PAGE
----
A Day In The Life Of A Runner
My experiences in the industry…
As I sit on my couch and watch tonight’s Hollyoaks, I find it hard to believe that during the filming of this episode I was stood with the director, watching the scene unfold on the TV monitor. I was witnessing the ‘organised chaos’ that is what really happens on set and I knew that many people would love to be in my shoes during that moment. I also knew, however, that without my experience with Clapperboard UK or the British Film Industry Academy, I would not be a production runner at Hollyoaks, nor would I have met such inspiring people.
I took part in a BFI course in 2018, run by Clapperboard UK, a charity for young people in Merseyside wanting to get into the industry, and took place every weekend in Liverpool. The sessions led me to meet many other movie/TV fanatics and future film makers, as well as broadening my contacts with industry professionals – Ricky Tomlinson, cast and crew of Hollyoaks, to name but two. Our brilliant tutors gave us an insight of the many career paths in the industry, and I was so thrilled to be put forward for work experience at Lime Pictures by my tutors.
Hopping off the 75 bus and heading towards the gated studios one summery Monday morning – I was exhilarated. For a working-class Liverpudlian teen, opportunities like this are extraordinary. On arrival, I was greeted by a very friendly security guard who guided me to the reception. This friendly member of staff was the first of many I would encounter in the following weeks to come. I was already feeling at ease. Soon I was finally on my way to experiencing the everyday working life of a runner. Each day I was helping on-set in any way I could – from making coffees, chasing up actors and extras, to making phone calls and crowd-controlling. Even whilst being up in the production office, I was always busy distributing call-sheets and helping organise the following month’s busy schedule. Being a production assistant was exactly how I imagined; completely captivating and totally rewarding. There was even one instance where I was hidden in an empty set-room, with Peppa Pig and Baby Shark on blast, praying I could convince an infant actor of 18-months-old to calm down before her big scene. The days would differ a lot and, whilst I often found this challenging, it was without a doubt, always entertaining.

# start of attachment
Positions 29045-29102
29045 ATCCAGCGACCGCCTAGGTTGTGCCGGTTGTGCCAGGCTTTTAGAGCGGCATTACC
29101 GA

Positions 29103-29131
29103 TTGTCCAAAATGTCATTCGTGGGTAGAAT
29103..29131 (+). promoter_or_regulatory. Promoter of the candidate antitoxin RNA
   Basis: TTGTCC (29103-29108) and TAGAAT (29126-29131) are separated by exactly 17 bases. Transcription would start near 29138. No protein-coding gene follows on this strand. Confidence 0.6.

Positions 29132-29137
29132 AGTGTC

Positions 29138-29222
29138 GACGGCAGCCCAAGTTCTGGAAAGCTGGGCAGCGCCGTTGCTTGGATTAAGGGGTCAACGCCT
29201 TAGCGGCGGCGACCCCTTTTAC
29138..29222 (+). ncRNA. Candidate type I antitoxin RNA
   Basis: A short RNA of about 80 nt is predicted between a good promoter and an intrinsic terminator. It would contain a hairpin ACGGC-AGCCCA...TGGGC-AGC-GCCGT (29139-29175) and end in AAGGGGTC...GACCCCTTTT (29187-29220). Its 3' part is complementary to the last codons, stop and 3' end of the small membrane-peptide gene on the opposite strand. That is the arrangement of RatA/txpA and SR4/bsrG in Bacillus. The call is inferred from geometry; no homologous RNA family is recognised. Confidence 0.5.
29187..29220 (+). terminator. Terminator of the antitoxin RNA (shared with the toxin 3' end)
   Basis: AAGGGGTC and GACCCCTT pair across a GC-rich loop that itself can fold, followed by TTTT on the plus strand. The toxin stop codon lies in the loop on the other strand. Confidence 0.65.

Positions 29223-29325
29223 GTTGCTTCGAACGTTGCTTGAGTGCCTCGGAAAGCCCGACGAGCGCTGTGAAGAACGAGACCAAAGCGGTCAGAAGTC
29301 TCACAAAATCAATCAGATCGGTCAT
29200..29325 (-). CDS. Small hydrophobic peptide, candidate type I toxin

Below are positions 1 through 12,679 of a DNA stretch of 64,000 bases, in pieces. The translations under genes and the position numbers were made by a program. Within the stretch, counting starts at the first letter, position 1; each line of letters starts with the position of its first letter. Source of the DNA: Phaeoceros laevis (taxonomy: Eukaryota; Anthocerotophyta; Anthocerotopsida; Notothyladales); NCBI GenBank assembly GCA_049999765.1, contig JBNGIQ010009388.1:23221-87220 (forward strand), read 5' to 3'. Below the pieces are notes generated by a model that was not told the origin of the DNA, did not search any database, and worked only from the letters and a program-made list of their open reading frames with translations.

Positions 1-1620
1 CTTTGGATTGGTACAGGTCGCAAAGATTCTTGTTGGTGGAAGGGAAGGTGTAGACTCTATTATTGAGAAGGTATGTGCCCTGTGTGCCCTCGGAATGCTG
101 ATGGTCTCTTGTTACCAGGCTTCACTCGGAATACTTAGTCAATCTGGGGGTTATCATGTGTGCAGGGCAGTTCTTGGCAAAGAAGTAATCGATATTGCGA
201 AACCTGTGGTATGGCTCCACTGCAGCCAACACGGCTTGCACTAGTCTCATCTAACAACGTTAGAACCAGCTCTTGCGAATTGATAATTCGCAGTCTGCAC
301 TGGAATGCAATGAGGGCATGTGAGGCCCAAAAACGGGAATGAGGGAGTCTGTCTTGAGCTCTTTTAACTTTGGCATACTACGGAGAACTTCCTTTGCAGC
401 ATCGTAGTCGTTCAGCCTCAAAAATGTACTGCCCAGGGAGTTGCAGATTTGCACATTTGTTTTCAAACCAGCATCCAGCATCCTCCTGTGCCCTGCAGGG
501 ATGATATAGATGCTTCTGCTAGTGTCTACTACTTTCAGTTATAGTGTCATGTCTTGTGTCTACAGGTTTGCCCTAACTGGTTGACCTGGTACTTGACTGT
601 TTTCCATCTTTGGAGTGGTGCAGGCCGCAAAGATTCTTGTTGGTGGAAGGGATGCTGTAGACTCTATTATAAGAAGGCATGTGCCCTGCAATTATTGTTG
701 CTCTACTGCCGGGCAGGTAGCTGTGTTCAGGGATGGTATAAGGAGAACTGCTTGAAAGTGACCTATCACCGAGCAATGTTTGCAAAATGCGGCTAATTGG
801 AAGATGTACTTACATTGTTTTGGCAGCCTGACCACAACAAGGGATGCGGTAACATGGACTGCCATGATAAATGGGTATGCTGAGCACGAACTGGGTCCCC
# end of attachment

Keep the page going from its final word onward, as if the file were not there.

From sound mixers to actors, every day I would meet lovely cast and crew members, who would wish me luck in my future. The working environment was so positive, even during stressful days. There was a moment where, whilst running an errand for the director, I ran into a set and caught sight of a sign that read ‘Choose a job you love, and you will never have to work a day in your life’. I was left strangely touched by the sign, and I realised why the studios was such a happy and upbeat place – everyone wanted to be there.
It was no surprise to me that I found myself applying to another BFI Academy course. The residential course was in Edinburgh and me and my friends spent the weeks before the course excitedly discussing our expectations. The course led us to meet young people from around the UK, all with similar dreams and aspirations. During the course, we all mixed our wonderful ideas and creativity, producing a brilliant film. I learnt even more useful filmmaking skills and met interesting professionals, expanding my experience and knowledge of making projects.
After a phone call from the production office of Lime Pictures, I hung up my phone and excitedly squealed “They’ve asked me to work!” to my dad. I knew this was the beginning of a varied career within the industry for me, and despite my background which is typically branded ‘less-privileged’, I would have many more opportunities to come.